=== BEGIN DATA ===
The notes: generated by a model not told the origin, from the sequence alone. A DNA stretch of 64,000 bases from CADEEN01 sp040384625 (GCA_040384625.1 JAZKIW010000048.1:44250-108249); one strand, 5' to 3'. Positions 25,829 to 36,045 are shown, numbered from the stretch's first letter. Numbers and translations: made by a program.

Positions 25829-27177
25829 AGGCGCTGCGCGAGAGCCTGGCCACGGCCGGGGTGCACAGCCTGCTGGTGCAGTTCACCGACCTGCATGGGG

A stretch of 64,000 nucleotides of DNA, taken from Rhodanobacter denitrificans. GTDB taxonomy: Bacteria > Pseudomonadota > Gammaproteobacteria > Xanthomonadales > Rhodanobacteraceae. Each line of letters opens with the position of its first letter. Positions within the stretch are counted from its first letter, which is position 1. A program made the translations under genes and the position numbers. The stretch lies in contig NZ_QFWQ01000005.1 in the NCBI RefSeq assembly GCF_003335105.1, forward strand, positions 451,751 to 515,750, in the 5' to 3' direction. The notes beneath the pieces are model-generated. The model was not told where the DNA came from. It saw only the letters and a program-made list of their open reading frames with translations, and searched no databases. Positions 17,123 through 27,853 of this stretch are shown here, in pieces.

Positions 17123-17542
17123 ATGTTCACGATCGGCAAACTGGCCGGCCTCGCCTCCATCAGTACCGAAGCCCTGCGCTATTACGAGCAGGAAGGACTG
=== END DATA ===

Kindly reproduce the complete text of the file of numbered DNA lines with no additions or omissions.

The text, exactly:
The notes: generated by a model not told the origin, from the sequence alone. A DNA stretch of 64,000 bases from CADEEN01 sp040384625 (GCA_040384625.1 JAZKIW010000048.1:44250-108249); one strand, 5' to 3'. Positions 25,829 to 36,045 are shown, numbered from the stretch's first letter. Numbers and translations: made by a program.

Positions 25829-27177
25829 AGGCGCTGCGCGAGAGCCTGGCCACGGCCGGGGTGCACAGCCTGCTGGTGCAGTTCACCGACCTGCATGGGG

A stretch of 64,000 nucleotides of DNA, taken from Rhodanobacter denitrificans. GTDB taxonomy: Bacteria > Pseudomonadota > Gammaproteobacteria > Xanthomonadales > Rhodanobacteraceae. Each line of letters opens with the position of its first letter. Positions within the stretch are counted from its first letter, which is position 1. A program made the translations under genes and the position numbers. The stretch lies in contig NZ_QFWQ01000005.1 in the NCBI RefSeq assembly GCF_003335105.1, forward strand, positions 451,751 to 515,750, in the 5' to 3' direction. The notes beneath the pieces are model-generated. The model was not told where the DNA came from. It saw only the letters and a program-made list of their open reading frames with translations, and searched no databases. Positions 17,123 through 27,853 of this stretch are shown here, in pieces.

Positions 17123-17542
17123 ATGTTCACGATCGGCAAACTGGCCGGCCTCGCCTCCATCAGTACCGAAGCCCTGCGCTATTACGAGCAGGAAGGACTG